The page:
Hermes, Gucci fear crackdown under Xi’s ‘common prosperity’ push
A woman shops at a Louis Vuitton store in Shanghai. China’s wealthy have been major buyers of global luxury brands in recent years. © Reuters
TAKAHISA MIWA, NQN staff writer | China
TOKYO — Luxury brand houses like Hermes and Louis Vuitton have enjoyed an incredible run in China, supported in part by Deng Xiaoping’s “get rich first” policy.
But this is to be no more. Chinese President Xi Jinping has stepped up his call for “common prosperity,” sending shudders through luxury good vendors, which worry that China’s rich will not be able to splurge on $3,000 bags.
The fear was palpable on the stock market last week. Shares of Paris-listed Kering, owner of the Gucci brand, slumped 17%. Switzerland’s Richemont, the company behind such names as Cartier and Piaget, sank 14%. LVMH Moet Hennessy Louis Vuitton and Hermes slid 13% and 8%. Makers of high-end cars were hit as well, with Porsche down 10% and Ferrari 6%.
The catalyst was Xi’s call for “common prosperity” as part of “high-quality economic development” last week at a meeting of the Chinese Communist Party’s Central Committee for Financial and Economic Affairs.
The committee called for adjusting “excessive incomes” and redistributing wealth that has become overly concentrated in the hands of a small number of people.
This has set off speculation that luxury brands are now in the crosshairs of Chinese authorities after clampdowns on the technology and education industries. If the sector becomes a target, the rich may no longer be able to spend as freely on such indulgences.
This concern reverberated in the European stock markets where the makers of these products are listed.
“If redistributing wealth under the mantle of common prosperity results in a large middle class, that would be a positive for the Chinese economy in the medium to long term,” said Naoto Saito, chief researcher at the Daiwa Institute of Research and an expert on the Chinese economy.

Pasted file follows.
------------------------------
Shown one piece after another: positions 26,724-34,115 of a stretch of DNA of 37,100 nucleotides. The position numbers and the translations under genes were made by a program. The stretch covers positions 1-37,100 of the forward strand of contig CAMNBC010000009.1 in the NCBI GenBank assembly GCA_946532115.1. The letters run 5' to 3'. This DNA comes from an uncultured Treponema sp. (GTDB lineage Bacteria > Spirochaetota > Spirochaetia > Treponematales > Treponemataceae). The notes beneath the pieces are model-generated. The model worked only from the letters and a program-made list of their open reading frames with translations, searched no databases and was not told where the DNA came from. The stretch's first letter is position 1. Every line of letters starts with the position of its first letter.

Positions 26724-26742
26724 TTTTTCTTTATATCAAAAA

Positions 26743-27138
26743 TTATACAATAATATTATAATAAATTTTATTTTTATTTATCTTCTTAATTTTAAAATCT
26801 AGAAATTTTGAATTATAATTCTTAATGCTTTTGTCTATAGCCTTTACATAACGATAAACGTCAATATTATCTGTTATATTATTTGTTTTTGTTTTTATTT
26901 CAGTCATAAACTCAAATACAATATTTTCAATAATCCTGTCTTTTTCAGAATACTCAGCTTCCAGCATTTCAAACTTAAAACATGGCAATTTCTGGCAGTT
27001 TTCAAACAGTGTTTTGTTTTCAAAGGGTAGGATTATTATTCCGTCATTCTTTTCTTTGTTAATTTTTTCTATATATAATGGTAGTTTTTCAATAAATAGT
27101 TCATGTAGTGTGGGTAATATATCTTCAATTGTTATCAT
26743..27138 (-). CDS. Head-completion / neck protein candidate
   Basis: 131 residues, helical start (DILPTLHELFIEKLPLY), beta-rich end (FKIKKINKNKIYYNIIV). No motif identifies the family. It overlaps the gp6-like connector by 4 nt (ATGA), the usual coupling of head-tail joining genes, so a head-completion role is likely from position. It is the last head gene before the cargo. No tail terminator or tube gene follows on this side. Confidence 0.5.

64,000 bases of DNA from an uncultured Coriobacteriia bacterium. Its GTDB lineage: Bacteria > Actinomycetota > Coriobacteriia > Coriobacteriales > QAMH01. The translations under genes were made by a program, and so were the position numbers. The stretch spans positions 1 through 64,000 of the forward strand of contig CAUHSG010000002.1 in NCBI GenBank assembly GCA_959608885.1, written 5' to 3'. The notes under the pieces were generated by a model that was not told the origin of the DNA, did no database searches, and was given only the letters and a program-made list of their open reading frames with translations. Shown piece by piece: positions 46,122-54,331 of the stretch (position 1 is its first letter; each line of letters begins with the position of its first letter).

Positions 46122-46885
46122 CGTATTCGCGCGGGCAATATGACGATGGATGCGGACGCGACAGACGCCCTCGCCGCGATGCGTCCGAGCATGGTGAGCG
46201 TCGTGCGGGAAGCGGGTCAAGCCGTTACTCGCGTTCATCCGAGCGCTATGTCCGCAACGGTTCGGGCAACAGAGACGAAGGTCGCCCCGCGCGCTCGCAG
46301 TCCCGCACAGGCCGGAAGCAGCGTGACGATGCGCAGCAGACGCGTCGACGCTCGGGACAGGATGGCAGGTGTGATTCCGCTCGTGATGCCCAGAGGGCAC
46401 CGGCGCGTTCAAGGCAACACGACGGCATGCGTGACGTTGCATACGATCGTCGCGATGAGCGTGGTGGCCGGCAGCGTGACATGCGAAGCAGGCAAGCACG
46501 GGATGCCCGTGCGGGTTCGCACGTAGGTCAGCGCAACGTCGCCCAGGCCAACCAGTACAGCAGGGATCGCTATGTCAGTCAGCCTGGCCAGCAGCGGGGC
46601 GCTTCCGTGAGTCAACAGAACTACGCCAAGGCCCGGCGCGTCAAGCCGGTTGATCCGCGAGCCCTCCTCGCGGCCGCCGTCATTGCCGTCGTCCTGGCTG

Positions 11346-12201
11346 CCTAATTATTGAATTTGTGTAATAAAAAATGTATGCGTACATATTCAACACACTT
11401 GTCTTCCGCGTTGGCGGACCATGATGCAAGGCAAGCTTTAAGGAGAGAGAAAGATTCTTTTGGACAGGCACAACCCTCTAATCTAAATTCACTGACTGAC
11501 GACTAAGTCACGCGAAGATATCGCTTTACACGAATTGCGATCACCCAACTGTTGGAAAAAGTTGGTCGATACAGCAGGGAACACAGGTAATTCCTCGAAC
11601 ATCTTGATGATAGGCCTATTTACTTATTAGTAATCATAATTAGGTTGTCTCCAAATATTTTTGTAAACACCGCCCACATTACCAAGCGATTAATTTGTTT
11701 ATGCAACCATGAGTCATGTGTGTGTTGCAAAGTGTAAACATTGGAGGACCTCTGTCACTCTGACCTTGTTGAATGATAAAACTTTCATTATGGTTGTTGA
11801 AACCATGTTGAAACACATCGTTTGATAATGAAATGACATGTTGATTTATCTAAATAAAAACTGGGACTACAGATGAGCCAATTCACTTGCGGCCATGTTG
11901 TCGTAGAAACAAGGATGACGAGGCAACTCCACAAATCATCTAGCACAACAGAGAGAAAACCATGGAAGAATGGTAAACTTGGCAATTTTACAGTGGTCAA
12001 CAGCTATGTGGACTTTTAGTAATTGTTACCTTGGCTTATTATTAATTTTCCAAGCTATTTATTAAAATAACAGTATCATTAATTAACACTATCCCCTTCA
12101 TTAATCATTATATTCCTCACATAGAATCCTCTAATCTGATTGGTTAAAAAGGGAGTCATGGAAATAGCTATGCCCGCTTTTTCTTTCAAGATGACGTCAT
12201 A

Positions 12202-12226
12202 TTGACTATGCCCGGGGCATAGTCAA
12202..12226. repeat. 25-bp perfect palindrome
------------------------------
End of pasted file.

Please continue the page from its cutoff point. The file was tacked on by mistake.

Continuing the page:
Still, “recent efforts by Chinese authorities to bolster regulations have put socialist policies front and center, like an increased focus on state-owned enterprises,” Saito said. China in recent months has been cracking down on lucrative tech companies and on tutoring services, which have led to a surge in education costs in the country.
Demand for luxury goods also took a hit at the height of Xi’s anti-corruption campaign. The idea of common prosperity would likely squeeze the wealth held by China’s top echelons, as would a greater push for social and economic equality.
“It’s still unclear whether this redistribution of wealth will happen at once or in stages,” a source at an asset management company said.
Increased pressure on China’s wealthy could impact Japanese companies as well. Toyota Motor sold roughly 710,000 vehicles under its luxury Lexus brand globally in 2020, down 6% on the year. The Chinese market was critical to easing the blow, with sales there jumping 11% to 225,000 and partly offsetting the drop in North America, Europe and Japan.
Japanese department stores also relied heavily on luxury-brand items sold to tourists from mainland China before the coronavirus spread worldwide. Such spending is unlikely to fully recover even after the pandemic is brought under control.